by Rudolf Steiner
THE time that I consumed in preparing Goethe's natural-scientific ideas for the introduction to Kürschner's Deutsche National-Literatur was very protracted. I began this task in the year 1880, and I had not finished even when I entered upon the second phase of my life with the removal from Vienna to Weimar. The reason for this lay in the difficulties I have described in connection with the natural scientific and the mystical forms of expression.
While I was labouring to reduce to correct forms of thought Goethe's attitude to the natural sciences, I had to advance also in the formulation of what had taken shape in my mind as spiritual experience in my perception of the world process. I was thus constantly driven from Goethe to the representation of my own world-conception and back again to him, in order the better to interpret his thoughts by means of the thoughts to which I myself had attained. I felt that the most essential thing in Goethe was his refusal to be content with any sort of theoretically easily surveyed thought-pictures as contrasted with the knowledge of the illimitable richness of reality. Goethe becomes rationalistic when he wishes to describe the manifold forms of plants and animals. He struggles for ideas which manifest themselves as active in the evolution of the earth when he wishes to grasp the geologic building of the earth or the phenomena of meteorology. But his ideas are not abstract thoughts; they are images living in the form of thoughts within the mind.
When I grasped what he has set forth in such pictures in his natural-scientific works, I had before me something which satisfied me to the bottom of my soul. I looked upon a content of ideal images of which I could not but believe that this content if followed further represented a true reflection within the human spirit of what happens in nature. It was clear to me that the form of thought in the natural sciences must be raised to that of Goethe's.
But at the same time, in this grasping of Goethe's knowledge of nature, there came the need for representing the content of ideal images in relation to spiritual reality itself. The ideal images are not justifiable unless they refer to a spiritual reality lying at the foundation of the things of sense. But Goethe, in his holy awe before the immeasurable richness of reality, refrains from entering upon a presentation of the spiritual world after having brought the sense-world to the form of a spiritual image in his mind.
I had now to show that Goethe really experienced the life of the soul in that he pressed forward from sense-nature to spirit-nature, but that anyone else can comprehend Goethe's soul-life only by going beyond him and carrying his own knowledge on to ideal conception of the spiritual world itself. When Goethe spoke of nature, he was standing within the spiritual. He feared that he would become abstract if he proceeded further beyond this vital standing-within to a living in thoughts concerning this standing-within. He desired the experience of being within the spirit; but he did not desire to think himself within the spirit.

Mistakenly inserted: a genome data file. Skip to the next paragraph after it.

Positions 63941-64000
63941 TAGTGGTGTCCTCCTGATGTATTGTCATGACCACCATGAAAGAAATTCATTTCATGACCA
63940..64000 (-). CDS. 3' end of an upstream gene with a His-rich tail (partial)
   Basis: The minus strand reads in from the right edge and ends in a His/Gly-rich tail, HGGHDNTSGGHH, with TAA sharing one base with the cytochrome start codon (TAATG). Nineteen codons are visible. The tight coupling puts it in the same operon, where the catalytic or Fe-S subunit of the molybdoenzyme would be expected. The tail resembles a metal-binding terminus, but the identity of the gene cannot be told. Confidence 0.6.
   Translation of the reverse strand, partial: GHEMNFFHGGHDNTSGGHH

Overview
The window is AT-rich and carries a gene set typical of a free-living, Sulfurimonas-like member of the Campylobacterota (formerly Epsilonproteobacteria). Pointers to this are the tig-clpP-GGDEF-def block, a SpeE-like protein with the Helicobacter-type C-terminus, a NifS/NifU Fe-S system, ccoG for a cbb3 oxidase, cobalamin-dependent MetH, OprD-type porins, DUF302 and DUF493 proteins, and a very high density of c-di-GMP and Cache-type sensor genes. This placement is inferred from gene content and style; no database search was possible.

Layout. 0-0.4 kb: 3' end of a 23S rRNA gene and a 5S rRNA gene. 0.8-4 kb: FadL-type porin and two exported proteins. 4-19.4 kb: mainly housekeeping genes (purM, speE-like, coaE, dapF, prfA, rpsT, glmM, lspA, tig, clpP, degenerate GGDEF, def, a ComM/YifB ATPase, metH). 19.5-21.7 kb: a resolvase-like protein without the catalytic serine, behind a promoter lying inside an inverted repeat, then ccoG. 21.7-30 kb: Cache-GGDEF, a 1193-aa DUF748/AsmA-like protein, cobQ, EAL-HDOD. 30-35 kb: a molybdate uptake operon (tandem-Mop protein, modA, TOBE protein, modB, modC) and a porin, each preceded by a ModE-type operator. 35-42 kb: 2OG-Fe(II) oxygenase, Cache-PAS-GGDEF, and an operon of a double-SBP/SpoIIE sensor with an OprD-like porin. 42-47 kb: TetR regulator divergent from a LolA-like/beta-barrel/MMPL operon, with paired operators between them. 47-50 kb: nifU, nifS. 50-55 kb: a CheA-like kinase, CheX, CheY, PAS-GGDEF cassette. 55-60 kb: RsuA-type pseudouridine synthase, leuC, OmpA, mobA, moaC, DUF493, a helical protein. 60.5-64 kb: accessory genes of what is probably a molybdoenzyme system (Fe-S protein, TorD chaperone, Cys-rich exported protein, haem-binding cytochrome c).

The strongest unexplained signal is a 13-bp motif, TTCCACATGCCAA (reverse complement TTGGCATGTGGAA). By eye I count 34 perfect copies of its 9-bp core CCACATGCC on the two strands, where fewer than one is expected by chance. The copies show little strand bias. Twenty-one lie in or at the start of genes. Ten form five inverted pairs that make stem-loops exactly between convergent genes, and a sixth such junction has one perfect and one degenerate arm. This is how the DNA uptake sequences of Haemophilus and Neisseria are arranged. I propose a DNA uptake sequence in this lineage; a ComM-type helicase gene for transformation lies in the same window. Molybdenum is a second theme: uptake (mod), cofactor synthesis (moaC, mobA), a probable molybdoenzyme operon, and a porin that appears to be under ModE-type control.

I often felt that I should be false to Goethe's way of thinking if I only gave expression to thoughts concerning his world conception. And in regard to every detail which I had to interpret concerning Goethe I had again and again to master the method of speaking about Goethe in his own way. My setting forth of Goethe's ideas consisted in the struggle, lasting for years, gradually to achieve a better understanding of him with the help of his own ideas. When I look back upon this endeavour I have to say to myself that I owe to this in large measure the evolution of my spiritual experience of knowledge. This evolution proceeded far more slowly than would have been the case if the Goethe task had not been set by destiny on the pathway of my life. I should then have followed my spiritual experiences and have set these forth as they came to light. I should have broken through into the spiritual world more quickly; but I should have had no inducement to descend by actual striving into my own inner self.
Thus by means of my Goethe task I experienced the difference between a state of soul in which the spiritual world manifests itself as an act of grace, so to speak, and one in which step by step the soul first makes its own inner self like the spirit, in order that, when the soul experiences itself as true spirit, it may then stand within the spiritual of the world. But in this standing-within man first realizes that the human spirit and the spiritual world can unite within the human soul.
During the time that I was working at my interpretation of Goethe, I had Goethe always beside me as an admonisher who called inaudibly to me: Whoever too rashly moves forward on the spiritual way may attain to a narrowly restricted experience of the spirit, but he enters into a content of reality impoverished of all the richness of life.
In my relation to the Goethe work I could observe clearly how Karma works in human life. Destiny is made of two forms of fact-complexes which grow into unity in human life. The one streams from the struggle of the soul outward; the other comes from the outer world into man. My own mental impulses moved toward the perception of the spiritual; the outer spiritual life of the world brought the Goethe work to me. I had to reduce to a harmony within my consciousness the two currents which there met. I occupied the last year of the first phase of my life in justifying myself alternately in the eyes of Goethe and then in my own eyes.
The task I set myself in my doctor's dissertation was an inner experience: that of bringing about an understanding of man's consciousness within itself. For I saw that man can understand what the genuine reality in the outer world is only when he has perceived this genuine reality within himself.
This bringing together of the genuine reality of the outer world and the genuine reality of the inner life of the soul must be achieved for the knowing consciousness through tireless spiritual activity; for the willing and the acting consciousness it is always present when man in doing experiences his own freedom.
That freedom exists as a matter of fact for the unprejudiced consciousness and yet becomes a riddle for the understanding is due to the fundamental fact that man does not possess his own true being, his genuine self-consciousness, as something given from the beginning, but must first achieve this through an understanding of his consciousness within itself.
That which makes man of the highest worth-freedom-can be won only after appropriate preparation.
My Philosophy of Freedom is based upon an experience which consists in the understanding of human consciousness within itself. In willing, freedom is practised; in feeling, it is experienced; in thinking, it is known. Only, in order to attain this last, one must not lose the life of thinking.